Redmond’s ‘Plant Lady:’ Kluver manages city’s many parks and trails

Overseeing 23 developed parks consisting of more than 1,000 acres and 17 miles of developed trails is not an easy job. Throw in eight undeveloped parks covering almost 300 acres and another nine underdeveloped trails and the task is more than a little daunting. For Teresa Kluver, however, it's just another day at the office as parks operations supervisor for the City of Redmond's Parks & Recreation department.

City of Redmond park operations supervisor Teresa Kluver speaks at the Redmond Senior Center's First Friday Coffee Chat. Kluver has always loved plants and has a background in horticulture and urban forestry. She has been with the Parks & Recreation department for 19 years.

City of Redmond park operations supervisor Teresa Kluver speaks at the Redmond Senior Center's First Friday Coffee Chat. Kluver has always loved plants and has a background in horticulture and urban forestry. She has been with the Parks & Recreation department for 19 years.

Overseeing 23 developed parks consisting of more than 1,000 acres and 17 miles of developed trails is not an easy job. Throw in eight undeveloped parks covering almost 300 acres and another nine undeveloped trails and the task is more than a little daunting.

For Teresa Kluver, however, it’s just another day at the office as parks operations supervisor for the City of Redmond’s Parks & Recreation department.

“It’s a big job,” she said. “We’re always busy.”

The Oregon native came to the City of Redmond 19 years ago after moving up north for an internship with the University of Washington’s Center for Urban Horticulture in 1986. She had graduated from Oregon State University with a degree in horticulture and along with her UW internship, spent time working in the private industry. At the end of 1991, she came to Redmond as a lead maintenance worker for the parks and recreation department, eventually working her way up to her current position in 1999.

Since she began, Kluver said the department has grown a lot. She oversees a full-time staff of 25, directly supervising 12. The teams and projects she manages include caring for and maintaining the city’s parks as well as the city’s flower program, which consists of the foliage planted along the sides of a number of Redmond’s roads.

Of the latter, Kluver said the key is selecting eye-catching plants that pop.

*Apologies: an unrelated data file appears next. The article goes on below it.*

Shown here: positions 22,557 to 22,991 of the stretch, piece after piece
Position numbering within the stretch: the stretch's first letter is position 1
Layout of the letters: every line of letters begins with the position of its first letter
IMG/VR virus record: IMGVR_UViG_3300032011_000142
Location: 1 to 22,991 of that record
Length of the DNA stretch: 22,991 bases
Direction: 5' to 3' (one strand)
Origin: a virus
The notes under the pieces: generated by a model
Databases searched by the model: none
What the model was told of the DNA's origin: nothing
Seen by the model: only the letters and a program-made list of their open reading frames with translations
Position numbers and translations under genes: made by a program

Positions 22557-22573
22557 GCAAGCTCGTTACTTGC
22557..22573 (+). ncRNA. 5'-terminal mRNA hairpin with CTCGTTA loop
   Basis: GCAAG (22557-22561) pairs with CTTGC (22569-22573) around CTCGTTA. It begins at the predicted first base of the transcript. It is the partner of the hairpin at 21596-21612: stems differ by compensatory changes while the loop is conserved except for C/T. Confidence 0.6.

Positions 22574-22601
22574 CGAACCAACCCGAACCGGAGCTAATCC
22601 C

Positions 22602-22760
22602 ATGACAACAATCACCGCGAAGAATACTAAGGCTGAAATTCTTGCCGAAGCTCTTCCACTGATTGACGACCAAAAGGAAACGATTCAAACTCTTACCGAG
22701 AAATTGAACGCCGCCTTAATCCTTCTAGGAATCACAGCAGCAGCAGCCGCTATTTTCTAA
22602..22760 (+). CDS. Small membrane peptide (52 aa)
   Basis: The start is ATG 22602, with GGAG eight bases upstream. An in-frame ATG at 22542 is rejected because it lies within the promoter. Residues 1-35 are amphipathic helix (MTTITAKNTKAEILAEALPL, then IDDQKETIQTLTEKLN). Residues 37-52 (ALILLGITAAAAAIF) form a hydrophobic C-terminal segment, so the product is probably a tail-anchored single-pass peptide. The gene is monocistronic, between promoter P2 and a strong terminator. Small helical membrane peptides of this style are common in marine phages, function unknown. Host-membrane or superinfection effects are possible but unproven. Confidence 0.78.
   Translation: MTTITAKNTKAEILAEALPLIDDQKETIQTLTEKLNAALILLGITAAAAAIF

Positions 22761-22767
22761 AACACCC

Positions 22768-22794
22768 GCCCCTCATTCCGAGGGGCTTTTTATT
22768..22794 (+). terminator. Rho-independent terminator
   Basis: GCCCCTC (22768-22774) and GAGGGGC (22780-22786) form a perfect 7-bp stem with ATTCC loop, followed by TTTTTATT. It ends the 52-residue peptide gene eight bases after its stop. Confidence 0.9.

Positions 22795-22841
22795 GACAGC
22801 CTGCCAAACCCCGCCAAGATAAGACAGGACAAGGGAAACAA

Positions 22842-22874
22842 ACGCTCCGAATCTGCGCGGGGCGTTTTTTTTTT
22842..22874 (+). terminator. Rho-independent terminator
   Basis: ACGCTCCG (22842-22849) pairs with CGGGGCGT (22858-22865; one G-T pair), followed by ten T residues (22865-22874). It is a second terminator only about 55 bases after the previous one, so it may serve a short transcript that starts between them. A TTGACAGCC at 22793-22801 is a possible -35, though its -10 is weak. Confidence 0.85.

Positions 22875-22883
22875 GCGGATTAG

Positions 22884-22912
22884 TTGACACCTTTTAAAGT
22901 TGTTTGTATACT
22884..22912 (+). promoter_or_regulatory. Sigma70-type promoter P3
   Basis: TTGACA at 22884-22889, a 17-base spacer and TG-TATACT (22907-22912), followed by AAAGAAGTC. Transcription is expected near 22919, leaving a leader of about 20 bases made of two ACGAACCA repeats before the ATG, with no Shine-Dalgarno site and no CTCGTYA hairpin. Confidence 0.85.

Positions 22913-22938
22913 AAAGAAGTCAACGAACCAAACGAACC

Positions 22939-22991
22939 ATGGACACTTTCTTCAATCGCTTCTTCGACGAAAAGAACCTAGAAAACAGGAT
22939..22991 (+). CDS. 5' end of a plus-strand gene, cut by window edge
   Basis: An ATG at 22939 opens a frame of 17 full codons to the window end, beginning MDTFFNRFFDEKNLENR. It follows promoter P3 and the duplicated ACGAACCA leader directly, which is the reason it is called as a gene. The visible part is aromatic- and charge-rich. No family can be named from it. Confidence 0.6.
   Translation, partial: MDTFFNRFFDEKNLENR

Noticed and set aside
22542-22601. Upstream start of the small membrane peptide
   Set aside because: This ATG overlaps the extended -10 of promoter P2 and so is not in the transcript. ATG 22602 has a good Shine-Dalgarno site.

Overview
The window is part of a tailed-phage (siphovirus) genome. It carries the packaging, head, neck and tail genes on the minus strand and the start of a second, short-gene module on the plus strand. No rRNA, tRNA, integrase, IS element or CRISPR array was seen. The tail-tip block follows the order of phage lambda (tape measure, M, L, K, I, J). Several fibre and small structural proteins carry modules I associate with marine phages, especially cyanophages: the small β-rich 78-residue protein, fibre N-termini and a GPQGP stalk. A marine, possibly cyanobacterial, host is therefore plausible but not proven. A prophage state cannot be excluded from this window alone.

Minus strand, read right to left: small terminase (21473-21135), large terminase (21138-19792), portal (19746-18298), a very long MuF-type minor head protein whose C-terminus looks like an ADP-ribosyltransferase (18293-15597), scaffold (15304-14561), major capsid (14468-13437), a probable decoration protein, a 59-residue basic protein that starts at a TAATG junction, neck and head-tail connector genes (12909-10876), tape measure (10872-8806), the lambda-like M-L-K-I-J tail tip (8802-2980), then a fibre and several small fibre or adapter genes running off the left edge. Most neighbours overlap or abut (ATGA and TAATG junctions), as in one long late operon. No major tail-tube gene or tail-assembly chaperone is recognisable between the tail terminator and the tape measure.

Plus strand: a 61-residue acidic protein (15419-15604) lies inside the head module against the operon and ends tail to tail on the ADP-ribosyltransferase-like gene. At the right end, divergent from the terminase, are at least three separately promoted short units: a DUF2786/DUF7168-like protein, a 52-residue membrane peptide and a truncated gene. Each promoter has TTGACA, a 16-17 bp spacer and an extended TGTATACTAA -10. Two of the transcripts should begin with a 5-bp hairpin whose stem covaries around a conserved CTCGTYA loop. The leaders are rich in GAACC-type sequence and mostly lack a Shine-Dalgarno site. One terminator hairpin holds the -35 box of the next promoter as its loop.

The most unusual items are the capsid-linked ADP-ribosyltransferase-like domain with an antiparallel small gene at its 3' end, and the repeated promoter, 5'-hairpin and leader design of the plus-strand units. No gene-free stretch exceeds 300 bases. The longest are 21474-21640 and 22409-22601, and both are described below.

“We’re looking for plants that look good at 35 miles per hour,” she said.

Kluver shared the details of her job along with some gardening tips with the community on Feb. 4 at this month’s First Friday Coffee Chat at the Redmond Senior Center. The chats, which began fall 2009, give the public the opportunity to learn more about different aspects of the city such as the mayor’s office, police department and chaplains.

Park operations assistant manager Dave Tuchek has been with the department for 22 years and having been there since Kluver’s first day, he knows what it is like to work with her.

“She’s great. She’s outstanding, just a really hard worker,” he said. “She was really good then…and she’s still really good.”

Tuchek said Kluver’s knowledge of horticulture contributes to her success.

Eric O’Neil, park contract administrator for the department, has been with the department for 14 years and agrees with Tuchek in that Kluver is very knowledgeable about the field, adding that she once wrote a regular column for the city and was referred to as the “Plant Lady.”

O’Neil began as a seasonal aid, working under Kluver’s leadership.

“She was a great mentor,” he said. “She was very helpful for allowing for my personal and professional growth.”

O’Neil has worked his way up to be a fellow supervisor with Kluver and said as a coworker, she is incredibly organized and sets an example for their colleagues to follow. He added that she is very easy to get along with and work with, but also has no problem telling it like it is if something is not going as it should.

“She’s not going to sugarcoat it,” he said.

As part of Redmond’s parks and recreation department, Kluver, who also has a master’s degree in urban forestry from UW, is part of the Green Redmond Partnership with Cascade Land Conservancy. The partnership works to build a sustainable network of healthy urban green space for the long term.

“It’s not a two-year program. It’s a 20-year program,” she said.

Kluver said a lot of the work for the program has been planting native plants and removing invasive species, adding that they have been successful so far, thanks to volunteers. For more information, visit www.greenredmond.org.

Kluver helped with the landscape design for Anderson Park and still goes out into the field, but it’s mostly to do site inspection to identify future works projects rather than physical work. As supervisor, she said a lot of her job is managerial.

Kluver said she does a lot of work around her yard at home.

“I get my fix,” she said.


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